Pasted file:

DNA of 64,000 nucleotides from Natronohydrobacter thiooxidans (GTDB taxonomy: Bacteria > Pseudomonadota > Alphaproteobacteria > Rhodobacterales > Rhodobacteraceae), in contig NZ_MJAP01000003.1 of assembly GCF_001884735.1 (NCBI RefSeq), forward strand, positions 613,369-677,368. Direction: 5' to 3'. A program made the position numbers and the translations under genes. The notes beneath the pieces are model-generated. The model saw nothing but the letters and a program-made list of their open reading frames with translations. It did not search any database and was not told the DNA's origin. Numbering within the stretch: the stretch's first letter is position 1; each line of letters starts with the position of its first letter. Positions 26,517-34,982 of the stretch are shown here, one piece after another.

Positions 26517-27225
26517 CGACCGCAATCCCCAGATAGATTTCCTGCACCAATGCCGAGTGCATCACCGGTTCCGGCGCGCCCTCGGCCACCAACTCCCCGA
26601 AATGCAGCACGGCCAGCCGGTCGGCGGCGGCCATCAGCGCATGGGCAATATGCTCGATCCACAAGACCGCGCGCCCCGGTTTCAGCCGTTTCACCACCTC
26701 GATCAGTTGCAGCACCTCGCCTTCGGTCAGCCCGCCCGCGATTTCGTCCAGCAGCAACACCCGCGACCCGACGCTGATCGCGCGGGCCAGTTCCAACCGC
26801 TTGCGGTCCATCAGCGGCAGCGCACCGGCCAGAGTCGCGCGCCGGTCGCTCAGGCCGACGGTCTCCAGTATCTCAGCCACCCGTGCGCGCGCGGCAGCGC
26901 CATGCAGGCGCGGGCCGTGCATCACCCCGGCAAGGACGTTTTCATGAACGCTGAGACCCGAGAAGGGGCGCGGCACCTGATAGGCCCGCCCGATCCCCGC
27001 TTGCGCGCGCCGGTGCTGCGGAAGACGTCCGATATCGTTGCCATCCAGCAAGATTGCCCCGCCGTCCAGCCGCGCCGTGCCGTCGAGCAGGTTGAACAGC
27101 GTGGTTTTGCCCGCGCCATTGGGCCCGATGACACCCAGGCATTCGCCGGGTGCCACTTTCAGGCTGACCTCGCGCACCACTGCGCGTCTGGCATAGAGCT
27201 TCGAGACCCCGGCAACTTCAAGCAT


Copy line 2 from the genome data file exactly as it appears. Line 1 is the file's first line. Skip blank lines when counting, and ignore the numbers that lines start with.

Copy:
Positions 26517-27225